Eight portfolio managers and their insights…..
Recently, I had the opportunity to meet, listen and ask questions of eight portfolio managers. Here are a few things I learned and who said it….
Tom Wetherald, Equity Portfolio Manager
Tom feels that with the US economy maturing, blue chip company earnings will grow more in line with the mature US economy than smaller companies. While this is not a new idea, it does give pause for thought.
Joe McDougall, Equity Portfolio Manager
Joe feels the free cash flow of companies favors equities over bonds over the long term. He used the example of a blue chip paying a 3.5% dividend as compared to a bond carrying a 2.9% coupon. He said that equities had delivered positive returns 98% of all ten year rolling periods going back 150 years. Of course don’t count the last ten years!
I asked a question about comparing performance of active management versus index or ETFs with lower costs. Joe made a good point that if returns are equal between the two, volatility is usually lower with active management.
Jim Swanson, Chief Investment Strategist
Jim feels that corporate health is very good because cash on balance sheets is at an all-time high and that the cash currently being produced is actually back to pre-2007 levels (that’s good). Jim highlighted that declining interest rates has allowed corporations to lower borrowing costs which increases profits.
As for consumers, Jim talked about US consumers spending increasing 2.2% over last year as compared to the decline of 1.8% during the recession. He reminded us that the housing mess has led to a peak in housing affordability as measured by the affordability index that takes into account interest rates, prices and earnings of consumers. That may have led to the stability in home prices recently seen in 16 out of 21 regions nationwide. As for automobiles, Jim tells us that the average auto is now 10.2 years old as compared to the historical average of 8.3 years. That is good news for future auto sales!
When asked why corporations aren’t hiring, Jim explained that hiring is approximately the 5th or 6th action that they take with accumulated cash. They have done the first four to a great extent already. For the record they usually upgrade technology next before hiring in any meaningful way.
Maura Shaughnessy, Utility Portfolio Manager
Maura stressed the opportunities that exist outside the US that has resulted in investments in companies in such countries as Spain and Portugal.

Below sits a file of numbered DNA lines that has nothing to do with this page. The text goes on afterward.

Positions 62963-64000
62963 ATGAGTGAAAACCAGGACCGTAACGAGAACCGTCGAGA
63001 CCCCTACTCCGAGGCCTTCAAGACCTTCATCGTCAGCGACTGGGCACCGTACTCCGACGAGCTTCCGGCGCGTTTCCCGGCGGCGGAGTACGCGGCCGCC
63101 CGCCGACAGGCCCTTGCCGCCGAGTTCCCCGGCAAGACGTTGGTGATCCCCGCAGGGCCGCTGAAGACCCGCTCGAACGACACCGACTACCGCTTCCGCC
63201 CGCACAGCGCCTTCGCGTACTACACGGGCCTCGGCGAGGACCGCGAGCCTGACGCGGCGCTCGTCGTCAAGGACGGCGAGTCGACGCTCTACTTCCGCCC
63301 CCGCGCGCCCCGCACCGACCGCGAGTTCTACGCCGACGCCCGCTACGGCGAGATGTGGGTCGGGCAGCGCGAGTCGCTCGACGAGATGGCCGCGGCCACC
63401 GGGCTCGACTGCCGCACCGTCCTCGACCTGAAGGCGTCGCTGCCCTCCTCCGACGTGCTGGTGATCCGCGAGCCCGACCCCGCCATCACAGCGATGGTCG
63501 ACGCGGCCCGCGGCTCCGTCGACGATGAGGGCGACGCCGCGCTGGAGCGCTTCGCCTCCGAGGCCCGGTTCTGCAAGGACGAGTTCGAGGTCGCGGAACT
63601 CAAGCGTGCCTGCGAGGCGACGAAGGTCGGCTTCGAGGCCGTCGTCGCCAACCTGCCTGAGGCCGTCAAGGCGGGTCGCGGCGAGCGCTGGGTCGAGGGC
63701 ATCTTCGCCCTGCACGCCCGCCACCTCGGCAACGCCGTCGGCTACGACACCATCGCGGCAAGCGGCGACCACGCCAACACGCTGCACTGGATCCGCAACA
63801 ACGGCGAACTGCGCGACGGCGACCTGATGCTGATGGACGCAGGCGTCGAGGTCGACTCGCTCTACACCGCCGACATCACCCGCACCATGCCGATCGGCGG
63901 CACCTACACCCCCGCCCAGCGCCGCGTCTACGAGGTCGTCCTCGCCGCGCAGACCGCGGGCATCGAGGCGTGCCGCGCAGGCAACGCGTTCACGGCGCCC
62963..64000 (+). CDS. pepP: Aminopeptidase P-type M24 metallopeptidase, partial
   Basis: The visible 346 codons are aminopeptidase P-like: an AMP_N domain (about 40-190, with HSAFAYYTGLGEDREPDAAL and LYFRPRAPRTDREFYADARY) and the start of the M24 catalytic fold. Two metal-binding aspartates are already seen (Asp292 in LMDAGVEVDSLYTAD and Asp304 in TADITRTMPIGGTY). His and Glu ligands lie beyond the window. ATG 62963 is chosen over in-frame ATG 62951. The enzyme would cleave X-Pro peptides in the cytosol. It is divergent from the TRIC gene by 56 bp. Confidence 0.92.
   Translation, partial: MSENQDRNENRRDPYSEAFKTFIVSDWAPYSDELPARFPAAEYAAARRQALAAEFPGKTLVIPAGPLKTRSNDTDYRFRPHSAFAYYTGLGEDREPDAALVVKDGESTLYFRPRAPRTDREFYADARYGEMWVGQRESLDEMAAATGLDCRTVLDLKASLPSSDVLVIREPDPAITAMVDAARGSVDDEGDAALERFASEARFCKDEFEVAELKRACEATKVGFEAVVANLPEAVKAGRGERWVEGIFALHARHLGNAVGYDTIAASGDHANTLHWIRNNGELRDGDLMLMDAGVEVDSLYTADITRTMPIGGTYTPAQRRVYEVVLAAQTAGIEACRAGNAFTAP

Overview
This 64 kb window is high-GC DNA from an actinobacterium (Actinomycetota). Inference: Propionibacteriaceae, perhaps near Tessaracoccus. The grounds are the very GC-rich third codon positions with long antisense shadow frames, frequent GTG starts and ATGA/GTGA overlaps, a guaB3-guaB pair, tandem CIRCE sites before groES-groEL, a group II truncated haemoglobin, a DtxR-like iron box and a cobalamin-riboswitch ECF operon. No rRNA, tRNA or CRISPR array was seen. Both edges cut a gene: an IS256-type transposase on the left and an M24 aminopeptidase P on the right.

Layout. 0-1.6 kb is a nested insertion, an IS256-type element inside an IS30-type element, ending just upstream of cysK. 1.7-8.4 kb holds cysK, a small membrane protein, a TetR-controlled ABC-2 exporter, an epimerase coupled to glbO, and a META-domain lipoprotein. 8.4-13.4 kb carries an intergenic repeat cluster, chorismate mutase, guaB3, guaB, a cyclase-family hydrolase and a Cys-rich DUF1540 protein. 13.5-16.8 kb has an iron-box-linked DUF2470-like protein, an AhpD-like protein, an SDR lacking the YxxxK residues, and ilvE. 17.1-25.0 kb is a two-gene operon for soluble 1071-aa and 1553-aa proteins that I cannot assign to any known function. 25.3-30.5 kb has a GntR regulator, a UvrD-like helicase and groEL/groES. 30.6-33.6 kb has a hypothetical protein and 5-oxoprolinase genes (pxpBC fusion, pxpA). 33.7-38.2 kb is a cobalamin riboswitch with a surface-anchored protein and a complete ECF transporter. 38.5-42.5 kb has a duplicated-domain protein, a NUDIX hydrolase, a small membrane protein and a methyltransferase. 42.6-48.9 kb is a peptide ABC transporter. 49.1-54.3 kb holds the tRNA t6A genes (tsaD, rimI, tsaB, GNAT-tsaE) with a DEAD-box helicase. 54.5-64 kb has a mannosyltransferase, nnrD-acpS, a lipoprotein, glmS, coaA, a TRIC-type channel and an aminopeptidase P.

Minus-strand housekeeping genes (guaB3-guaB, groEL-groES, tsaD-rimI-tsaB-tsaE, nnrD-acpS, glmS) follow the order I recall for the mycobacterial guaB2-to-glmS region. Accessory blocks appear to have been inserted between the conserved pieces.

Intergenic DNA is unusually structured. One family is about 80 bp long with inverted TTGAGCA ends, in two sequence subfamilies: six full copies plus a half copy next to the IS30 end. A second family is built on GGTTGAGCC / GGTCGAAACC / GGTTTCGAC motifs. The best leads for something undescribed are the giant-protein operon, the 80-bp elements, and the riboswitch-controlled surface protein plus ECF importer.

I asked her to explain the ramifications of not passing the “carbon tax” included in the failed energy bill. She indicated that the delay will cause further confusion for utilities on how to be more efficient and reduce costs of generating energy and will delay benefits to consumers.
Ward Brown, Fixed Income Portfolio Manager
Ward talked about the opportunities investing in emerging country’s debt. As a reminder, emerging countries are for instance, Brazil, Australia, Poland, India, China etc. He looked back 12 years and noted the 180 degree turn around of their balance sheets from that time when they welcomed foreign money but had structural deficits that led to high risk and eventual defaults. Not for the faint of heart but certainly food for thought.
Tom Melendez, International Portfolio Manager
One comment struck me. He indicated that in 2010, approximately 50% of the world’s GDP is produced outside the US. When considering allocations to companies with regards to their domain, he suggested we look at a cross section of global money managers to assess how much opportunity they feel lies outside our borders.
Eric Fischman, Growth Portfolio Manager
Eric made a lot of good points but my rain was beginning to fry but I did note one point: prices of equities are ultimately driven by earnings and earnings are driven by fundamentals. Eric described how valuable it is to be able to understand a company’s fundamentals by speaking to their management before making decisions whether to invest or not.
As the day ended, I realized how fast the world is changing and that there are no shortage of opinions on how to best profit from these changes.
These discussions do not constitute investment recommendations but instead are solely intended for educational purposes. Any information that might be used to make changes should be discussed with a professional to verify accuracy and relevance to your specific situation.
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